BWW Reviews: A Big (If Slightly Context-Starved) BEEHIVE at Toby's Baltimore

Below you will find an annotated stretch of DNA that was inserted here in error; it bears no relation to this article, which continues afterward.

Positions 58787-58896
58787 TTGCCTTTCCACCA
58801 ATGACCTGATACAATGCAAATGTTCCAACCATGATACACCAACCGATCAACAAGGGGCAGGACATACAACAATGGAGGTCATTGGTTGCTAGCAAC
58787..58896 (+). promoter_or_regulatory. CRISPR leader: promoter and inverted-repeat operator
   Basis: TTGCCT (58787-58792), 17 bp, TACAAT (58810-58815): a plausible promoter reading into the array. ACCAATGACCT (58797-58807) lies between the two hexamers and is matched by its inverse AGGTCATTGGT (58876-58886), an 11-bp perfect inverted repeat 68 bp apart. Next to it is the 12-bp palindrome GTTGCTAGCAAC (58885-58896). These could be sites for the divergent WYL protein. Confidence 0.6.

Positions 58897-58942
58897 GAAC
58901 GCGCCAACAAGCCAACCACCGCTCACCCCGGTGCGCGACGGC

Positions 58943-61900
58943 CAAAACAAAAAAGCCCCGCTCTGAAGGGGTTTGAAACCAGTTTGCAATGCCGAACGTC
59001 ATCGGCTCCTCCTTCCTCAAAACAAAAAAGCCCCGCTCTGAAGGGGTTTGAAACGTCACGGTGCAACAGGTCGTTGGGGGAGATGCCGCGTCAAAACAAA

We Baltimoreans tend to think of the piled-high beehive hairdo as a uniquely local adornment of “hons,” especially hons from the Tracy Turnblad era, but the musical revue Beehive, currently revived at Toby’s Baltimore, proves otherwise. Reportedly originated in 1960 in Illinois (not in the Free State), the beehive was profiled by more than one female pop star, and many of their fans, around the world, over the ensuing decade. In one sense this makes it the perfect emblem of a nostalgia-fest concerning 60s pop music for female singers and their fans. Fortunately for the show, however, Beehive does not confine itself to the beehive style or the music associated with it, instead following the evolution over a decade of pop for the female voice (and hair). The strongest material in the show comes in the second act from singers – Tina Turner, Aretha, the Janises (Ian and Joplin), and Mama Cass – who were past the “girl group” style most associated with the beehive look, even though Aretha favored a beehive on her biggest album, and singers who had nothing to do with this kind of music, for instance Astrud Gilberto, were beehiving it up with the best of them.